ETA: I forgot--this is my first completed book in the Tea & Books Reading Challenge, which began Jan. 1 and involves reading books of 700 pages or more. This one definitely counts. Woo hoo! And books two and three have already been started!
And so, we come to the end. Somewhat predictably, there are various happy endings--Bella learns the truth about John, and also learns that Mr. Boffin's miserly ways had nothing to do with him actually becoming miserly, but were an act to teach her a lesson. Mr. Wrayburn recovers, albeit slowly, but Lizzie is not a widow. Wegg gets a mighty comeuppance. Riderhood and Headstone come to an untimely, if appropriate, death. And in the very last chapter, Dickens gets the last word about the evils of snooty society, but shows that Lightwood and Twemlow have learned better, to their credit.
That said, I was a bit troubled by how quickly all this wrapped up. Good grief--this book is almost 800 pages, and yet in one chapter the newly wealthy Harmon couple swoop around and fix all kinds of things. Voila! Instant resolution.
Still, that's a small quibble for such an otherwise enjoyable book. Dickens really explored many grand themes in this one: problems of wealth and poverty, education or lack thereof, women's roles (both wealthy and poor), and the layers of society that existed, not exactly functionally, back in his time.
After finishing the book with a happy sigh, I turned to the introduction in the beginning. (Why do they always put the spoilerific essay in the beginning? Why not put it at the end?) I have an older Wordsworth Edition with an intro by Deborah Wynne, who is academic but not entirely without a sense of humor:
"As Eve Kosofsky Sedgwick has noted in her discussion of the violent homosocial bonds in the novel, 'men are always dragging each other into the river.'"
Much of her discussion covers things I mention above and have mentioned in previous posts. However, she makes two points that I hadn't thought much about. One is a deeper look into women's roles and how Dickens seems to agree that a woman's greatest wish in life should be to be settled in a good, financially stable (and preferably well-to-do) marriage. Look how "lucky" Lizzie is to get Eugene Wrayburn; look how Bella, who once devoutly vowed never to want more than her husband and baby, is rewarded by Harmon's restoration to his inheritance; even Pleasant Riderhood gets a lift up in the world after meeting Venus. How much of that is the reality of the times? It is a bit odd, given that earlier in the book Dickens seems to champion education for women (or at least for Lizzie and Jenny Wren).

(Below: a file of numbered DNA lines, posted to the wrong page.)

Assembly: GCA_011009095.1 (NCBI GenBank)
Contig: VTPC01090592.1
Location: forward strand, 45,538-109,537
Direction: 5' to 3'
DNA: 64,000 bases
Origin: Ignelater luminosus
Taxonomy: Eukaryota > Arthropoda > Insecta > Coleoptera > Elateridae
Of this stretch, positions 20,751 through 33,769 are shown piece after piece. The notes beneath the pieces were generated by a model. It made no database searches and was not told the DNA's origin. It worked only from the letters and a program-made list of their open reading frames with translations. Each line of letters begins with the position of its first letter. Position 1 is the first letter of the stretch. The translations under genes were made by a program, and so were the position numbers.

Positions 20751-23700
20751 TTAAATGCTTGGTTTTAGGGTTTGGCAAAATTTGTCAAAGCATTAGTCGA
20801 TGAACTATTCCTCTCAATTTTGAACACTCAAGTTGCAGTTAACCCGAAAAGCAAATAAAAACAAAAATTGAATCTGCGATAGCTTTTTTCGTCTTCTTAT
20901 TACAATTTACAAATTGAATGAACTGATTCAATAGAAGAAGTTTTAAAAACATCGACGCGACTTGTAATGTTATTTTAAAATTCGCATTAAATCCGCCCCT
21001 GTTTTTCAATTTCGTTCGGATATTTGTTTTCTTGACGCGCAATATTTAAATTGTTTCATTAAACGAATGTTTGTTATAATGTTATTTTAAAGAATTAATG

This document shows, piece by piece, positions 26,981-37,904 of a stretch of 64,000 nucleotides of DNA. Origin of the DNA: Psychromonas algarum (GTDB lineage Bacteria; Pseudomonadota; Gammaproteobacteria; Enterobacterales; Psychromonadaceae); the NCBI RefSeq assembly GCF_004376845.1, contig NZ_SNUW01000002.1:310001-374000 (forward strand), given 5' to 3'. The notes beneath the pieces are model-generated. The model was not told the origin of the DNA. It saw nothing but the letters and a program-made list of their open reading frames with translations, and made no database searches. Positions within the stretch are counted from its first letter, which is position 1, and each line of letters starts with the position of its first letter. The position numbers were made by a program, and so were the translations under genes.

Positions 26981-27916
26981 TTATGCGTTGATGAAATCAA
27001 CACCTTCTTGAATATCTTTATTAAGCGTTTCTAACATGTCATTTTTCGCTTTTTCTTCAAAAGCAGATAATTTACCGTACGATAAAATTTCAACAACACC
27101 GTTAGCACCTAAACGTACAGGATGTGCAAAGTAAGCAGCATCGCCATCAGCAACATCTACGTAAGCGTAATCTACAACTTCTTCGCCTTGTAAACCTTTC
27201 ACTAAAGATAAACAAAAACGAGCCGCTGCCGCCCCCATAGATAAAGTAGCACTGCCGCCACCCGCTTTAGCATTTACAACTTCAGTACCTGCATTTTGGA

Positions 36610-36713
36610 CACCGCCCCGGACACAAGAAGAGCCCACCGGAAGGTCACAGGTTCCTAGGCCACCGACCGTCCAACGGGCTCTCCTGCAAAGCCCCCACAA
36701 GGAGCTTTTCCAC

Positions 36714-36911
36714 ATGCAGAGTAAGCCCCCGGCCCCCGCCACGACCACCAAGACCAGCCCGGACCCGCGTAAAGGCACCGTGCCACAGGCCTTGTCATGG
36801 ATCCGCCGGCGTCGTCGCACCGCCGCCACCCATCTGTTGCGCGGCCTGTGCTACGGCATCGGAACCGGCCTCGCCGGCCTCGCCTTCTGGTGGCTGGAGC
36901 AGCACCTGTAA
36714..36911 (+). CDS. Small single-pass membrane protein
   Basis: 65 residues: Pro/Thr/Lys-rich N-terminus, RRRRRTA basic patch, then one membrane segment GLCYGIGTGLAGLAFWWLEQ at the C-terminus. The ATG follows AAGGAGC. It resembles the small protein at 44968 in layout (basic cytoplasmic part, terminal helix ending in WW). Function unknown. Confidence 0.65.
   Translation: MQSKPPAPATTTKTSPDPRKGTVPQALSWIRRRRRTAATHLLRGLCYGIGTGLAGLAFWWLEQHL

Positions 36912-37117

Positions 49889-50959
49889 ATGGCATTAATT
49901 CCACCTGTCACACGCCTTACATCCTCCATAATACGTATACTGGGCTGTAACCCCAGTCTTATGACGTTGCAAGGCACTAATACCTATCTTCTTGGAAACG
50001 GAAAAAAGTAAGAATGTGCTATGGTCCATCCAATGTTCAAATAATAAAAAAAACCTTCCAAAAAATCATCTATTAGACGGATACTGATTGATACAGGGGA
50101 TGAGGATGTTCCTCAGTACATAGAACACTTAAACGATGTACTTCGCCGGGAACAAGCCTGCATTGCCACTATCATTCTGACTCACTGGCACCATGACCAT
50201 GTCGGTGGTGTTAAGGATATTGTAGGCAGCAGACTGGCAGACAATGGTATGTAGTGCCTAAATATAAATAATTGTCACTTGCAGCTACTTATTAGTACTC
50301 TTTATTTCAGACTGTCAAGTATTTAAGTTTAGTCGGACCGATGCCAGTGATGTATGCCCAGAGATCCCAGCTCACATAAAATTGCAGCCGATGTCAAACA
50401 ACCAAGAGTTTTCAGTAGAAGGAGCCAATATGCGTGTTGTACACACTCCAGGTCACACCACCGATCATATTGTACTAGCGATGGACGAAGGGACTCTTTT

The other point that really gave me pause involved Mr. Headstone, whom I thoroughly disliked. Wynne posits that Dickens made him a sympathetic creature to the reader--umm, not to *this* reader. However, as she looks more closely at him, I can see where she's coming from:
"Headstone, a ragged orphan who disciplined himself to rise into the ranks of the middle class, is in many ways a product of the Victorian ideology of 'self-help'...Yet, as Eugene's contempt makes clear, Headstone lacks access to the powerful cultural and social systems through which the propertied classes protect their own interests. ...the 'mire' of poverty from which Headstone and Charley try to escape is not the worst 'mire' to be trapped in. Eugene's contempt inflames Bradley's barely repressed passions, forcing him back into the 'dirt' of poverty and low status, which in turn prompts him to commit the acts of violence. ...[he] illustrates the dangers of an alienating society, where self-division can have disastrous consequences for individuals."
So the question seems to be: was Headstone mentally ill and borderline psychopathic, or--if he'd never met Lizzie and Wrayburn--would he have been content with Miss Peecher and having achieved a middle-class life from a lower-class start? If the latter is the case, then I suddenly do have more sympathy for him, and perhaps less liking for Wrayburn. It's a deeper complexity than I initially read into it.
Well, that was fun. And hey--tonight begins PBS' Great Expectations!